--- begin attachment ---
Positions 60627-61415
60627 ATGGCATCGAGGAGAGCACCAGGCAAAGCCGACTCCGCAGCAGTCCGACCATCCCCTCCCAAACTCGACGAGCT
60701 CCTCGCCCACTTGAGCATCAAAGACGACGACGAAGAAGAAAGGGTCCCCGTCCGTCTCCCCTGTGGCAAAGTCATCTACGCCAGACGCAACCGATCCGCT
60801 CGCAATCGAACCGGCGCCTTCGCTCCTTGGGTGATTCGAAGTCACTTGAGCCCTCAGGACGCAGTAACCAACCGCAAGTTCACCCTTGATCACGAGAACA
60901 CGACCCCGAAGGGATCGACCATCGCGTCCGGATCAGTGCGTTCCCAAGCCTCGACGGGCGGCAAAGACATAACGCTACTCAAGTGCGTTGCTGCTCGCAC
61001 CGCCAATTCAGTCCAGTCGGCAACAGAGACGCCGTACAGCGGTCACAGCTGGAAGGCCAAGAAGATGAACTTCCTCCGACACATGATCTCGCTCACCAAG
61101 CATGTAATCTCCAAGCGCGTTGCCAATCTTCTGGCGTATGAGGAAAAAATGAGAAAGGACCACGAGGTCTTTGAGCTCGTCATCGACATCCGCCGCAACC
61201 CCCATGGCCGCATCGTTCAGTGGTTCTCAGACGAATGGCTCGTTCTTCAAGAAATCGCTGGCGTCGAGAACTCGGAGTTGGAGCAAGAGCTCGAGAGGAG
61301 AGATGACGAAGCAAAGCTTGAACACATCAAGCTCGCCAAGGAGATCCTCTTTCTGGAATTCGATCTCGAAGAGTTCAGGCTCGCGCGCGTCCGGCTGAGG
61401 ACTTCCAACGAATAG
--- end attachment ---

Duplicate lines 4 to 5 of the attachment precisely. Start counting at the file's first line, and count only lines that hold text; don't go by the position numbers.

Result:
60801 CGCAATCGAACCGGCGCCTTCGCTCCTTGGGTGATTCGAAGTCACTTGAGCCCTCAGGACGCAGTAACCAACCGCAAGTTCACCCTTGATCACGAGAACA
60901 CGACCCCGAAGGGATCGACCATCGCGTCCGGATCAGTGCGTTCCCAAGCCTCGACGGGCGGCAAAGACATAACGCTACTCAAGTGCGTTGCTGCTCGCAC